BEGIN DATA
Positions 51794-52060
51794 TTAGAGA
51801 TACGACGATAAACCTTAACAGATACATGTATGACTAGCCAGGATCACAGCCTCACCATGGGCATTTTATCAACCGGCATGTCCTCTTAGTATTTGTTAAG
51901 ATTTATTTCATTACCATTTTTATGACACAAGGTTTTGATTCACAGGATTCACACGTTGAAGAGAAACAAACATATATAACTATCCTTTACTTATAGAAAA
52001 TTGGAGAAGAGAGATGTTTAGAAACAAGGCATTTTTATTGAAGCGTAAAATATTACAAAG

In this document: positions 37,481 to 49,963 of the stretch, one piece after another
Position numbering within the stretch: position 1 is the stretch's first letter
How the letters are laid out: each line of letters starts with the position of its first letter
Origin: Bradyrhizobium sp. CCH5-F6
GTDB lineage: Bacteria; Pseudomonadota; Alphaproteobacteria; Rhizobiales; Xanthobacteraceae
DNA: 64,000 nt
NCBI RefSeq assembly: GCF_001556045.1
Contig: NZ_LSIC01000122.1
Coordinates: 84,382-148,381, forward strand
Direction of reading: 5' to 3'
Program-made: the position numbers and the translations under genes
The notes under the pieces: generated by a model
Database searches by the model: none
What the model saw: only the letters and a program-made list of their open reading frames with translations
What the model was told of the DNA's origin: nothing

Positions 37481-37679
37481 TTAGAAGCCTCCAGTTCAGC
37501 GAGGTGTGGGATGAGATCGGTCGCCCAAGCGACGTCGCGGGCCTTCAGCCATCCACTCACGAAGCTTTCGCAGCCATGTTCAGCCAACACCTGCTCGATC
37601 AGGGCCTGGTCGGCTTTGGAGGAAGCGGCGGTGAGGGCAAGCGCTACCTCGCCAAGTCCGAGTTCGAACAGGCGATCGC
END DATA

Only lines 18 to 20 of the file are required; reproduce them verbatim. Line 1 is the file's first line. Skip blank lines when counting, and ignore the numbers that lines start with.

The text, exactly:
Database searches by the model: none
What the model saw: only the letters and a program-made list of their open reading frames with translations
What the model was told of the DNA's origin: nothing